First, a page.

Duck type compatibility

In Python, certain types are compatible even though they aren’t subclasses of each other. For example, int objects are valid whenever float objects are expected. Mypy supports this idiom via duck type compatibility. This is supported for a small set of built-in types:

  • int is duck type compatible with float and complex.
  • float is duck type compatible with complex.
  • In Python 2, str is duck type compatible with unicode.

For example, mypy considers an int object to be valid whenever a float object is expected. Thus code like this is nice and clean and also behaves as expected:

import math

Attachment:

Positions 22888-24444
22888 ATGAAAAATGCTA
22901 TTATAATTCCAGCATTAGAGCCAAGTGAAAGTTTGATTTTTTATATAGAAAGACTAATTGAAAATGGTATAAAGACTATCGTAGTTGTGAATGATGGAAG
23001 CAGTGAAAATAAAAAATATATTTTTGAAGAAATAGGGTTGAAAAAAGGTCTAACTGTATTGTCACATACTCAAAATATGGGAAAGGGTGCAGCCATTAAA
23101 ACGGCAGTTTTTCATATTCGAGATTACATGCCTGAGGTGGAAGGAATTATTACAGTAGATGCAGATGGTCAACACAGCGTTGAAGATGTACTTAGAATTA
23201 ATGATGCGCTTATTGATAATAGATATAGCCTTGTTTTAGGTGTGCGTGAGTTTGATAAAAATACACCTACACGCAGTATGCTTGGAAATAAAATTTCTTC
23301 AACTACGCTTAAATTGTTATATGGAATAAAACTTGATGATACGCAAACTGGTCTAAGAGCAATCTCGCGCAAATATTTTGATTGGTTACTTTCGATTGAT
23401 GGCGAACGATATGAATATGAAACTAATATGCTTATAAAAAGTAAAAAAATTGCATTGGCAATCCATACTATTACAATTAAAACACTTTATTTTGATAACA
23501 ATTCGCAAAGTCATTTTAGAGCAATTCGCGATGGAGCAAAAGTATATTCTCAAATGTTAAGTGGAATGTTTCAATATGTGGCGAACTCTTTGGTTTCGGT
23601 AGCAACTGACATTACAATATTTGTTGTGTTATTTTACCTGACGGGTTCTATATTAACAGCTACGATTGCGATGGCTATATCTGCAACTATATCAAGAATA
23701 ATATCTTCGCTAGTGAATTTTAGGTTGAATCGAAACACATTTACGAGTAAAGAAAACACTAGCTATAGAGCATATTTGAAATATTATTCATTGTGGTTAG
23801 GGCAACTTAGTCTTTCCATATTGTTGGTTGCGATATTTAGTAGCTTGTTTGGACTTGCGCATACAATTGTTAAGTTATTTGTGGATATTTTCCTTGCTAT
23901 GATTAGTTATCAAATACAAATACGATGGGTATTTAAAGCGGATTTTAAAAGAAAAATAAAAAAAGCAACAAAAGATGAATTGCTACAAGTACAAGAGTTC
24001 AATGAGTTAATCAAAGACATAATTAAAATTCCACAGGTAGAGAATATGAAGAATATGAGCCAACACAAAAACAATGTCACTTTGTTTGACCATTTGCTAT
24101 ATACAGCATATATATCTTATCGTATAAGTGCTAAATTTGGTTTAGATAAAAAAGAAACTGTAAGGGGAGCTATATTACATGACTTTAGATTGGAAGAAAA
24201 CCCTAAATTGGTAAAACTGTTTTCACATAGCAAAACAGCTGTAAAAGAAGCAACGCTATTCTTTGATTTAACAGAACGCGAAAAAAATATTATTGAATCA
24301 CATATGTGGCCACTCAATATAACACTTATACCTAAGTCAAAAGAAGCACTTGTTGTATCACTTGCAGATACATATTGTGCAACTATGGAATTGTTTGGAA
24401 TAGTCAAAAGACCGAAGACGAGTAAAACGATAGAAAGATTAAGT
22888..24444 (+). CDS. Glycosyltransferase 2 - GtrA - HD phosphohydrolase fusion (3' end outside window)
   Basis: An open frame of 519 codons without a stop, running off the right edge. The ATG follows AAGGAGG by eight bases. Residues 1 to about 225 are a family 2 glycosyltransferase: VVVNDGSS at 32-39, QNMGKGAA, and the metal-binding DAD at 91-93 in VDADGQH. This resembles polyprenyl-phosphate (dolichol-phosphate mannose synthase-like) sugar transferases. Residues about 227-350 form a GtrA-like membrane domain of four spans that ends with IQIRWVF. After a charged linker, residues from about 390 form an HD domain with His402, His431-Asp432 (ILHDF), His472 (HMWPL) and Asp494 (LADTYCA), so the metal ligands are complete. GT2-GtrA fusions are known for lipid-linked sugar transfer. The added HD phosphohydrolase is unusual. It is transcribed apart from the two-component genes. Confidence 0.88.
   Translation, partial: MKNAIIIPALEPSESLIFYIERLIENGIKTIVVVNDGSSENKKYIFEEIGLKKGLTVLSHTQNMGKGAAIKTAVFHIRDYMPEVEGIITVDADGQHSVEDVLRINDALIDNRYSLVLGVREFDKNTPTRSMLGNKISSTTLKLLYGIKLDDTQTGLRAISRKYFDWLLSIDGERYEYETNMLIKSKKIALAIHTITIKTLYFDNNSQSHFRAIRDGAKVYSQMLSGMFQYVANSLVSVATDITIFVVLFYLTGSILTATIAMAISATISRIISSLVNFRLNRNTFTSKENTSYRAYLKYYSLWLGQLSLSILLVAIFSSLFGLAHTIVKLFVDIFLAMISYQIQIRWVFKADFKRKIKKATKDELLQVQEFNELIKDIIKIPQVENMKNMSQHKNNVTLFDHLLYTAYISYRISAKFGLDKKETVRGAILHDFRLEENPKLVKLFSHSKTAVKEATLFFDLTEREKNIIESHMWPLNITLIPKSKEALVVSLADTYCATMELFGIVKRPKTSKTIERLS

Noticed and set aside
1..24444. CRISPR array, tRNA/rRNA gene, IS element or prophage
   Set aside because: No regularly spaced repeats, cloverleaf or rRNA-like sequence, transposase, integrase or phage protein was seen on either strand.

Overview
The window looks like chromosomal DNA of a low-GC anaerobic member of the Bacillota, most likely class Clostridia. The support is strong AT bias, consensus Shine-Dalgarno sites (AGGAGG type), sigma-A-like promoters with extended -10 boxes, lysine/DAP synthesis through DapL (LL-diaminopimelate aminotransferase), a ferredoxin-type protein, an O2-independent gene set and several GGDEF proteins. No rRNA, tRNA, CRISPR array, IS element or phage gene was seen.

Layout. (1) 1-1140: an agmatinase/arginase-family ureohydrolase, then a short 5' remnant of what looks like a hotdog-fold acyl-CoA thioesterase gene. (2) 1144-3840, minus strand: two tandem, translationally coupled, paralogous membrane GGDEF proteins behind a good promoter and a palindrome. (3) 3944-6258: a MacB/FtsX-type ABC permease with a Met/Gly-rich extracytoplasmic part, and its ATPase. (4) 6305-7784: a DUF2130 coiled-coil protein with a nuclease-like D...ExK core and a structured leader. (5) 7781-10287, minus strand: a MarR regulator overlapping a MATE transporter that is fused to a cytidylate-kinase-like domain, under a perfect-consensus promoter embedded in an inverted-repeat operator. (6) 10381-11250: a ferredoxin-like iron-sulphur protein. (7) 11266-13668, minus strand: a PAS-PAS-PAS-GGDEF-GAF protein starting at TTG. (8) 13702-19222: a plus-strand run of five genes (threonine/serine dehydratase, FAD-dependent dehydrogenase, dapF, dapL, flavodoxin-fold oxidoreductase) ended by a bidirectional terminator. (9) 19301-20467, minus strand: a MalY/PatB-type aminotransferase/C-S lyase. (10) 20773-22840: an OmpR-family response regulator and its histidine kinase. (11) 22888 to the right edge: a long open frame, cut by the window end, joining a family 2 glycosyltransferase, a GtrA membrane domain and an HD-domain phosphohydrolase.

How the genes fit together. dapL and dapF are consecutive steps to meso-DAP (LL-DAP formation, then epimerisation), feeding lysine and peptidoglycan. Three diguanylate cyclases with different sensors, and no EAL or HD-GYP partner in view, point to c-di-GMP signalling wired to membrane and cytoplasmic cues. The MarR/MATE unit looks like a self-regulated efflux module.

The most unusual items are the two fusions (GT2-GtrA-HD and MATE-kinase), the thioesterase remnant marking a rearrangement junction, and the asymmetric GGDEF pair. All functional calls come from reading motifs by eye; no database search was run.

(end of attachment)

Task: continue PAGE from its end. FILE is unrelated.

def degrees_to_radians(degrees: float) -> float:
    return math.pi * degrees / 180

n = 90  # Inferred type 'int'
print(degrees_to_radians(n))  # Okay!

You can also often use Protocols and structural subtyping to achieve a similar effect in a more principled and extensible fashion. Protocols don’t apply to cases like int being compatible with float, since float is not a protocol class but a regular, concrete class, and many standard library functions expect concrete instances of float (or int).

Note

Note that in Python 2 a str object with non-ASCII characters is often not valid when a unicode string is expected. The mypy type system does not consider a string with non-ASCII values as a separate type so some programs with this kind of error will silently pass type checking. In Python 3 str and bytes are separate, unrelated types and this kind of error is easy to detect. This a good reason for preferring Python 3 over Python 2!

See Text and AnyStr for details on how to enforce that a value must be a unicode string in a cross-compatible way.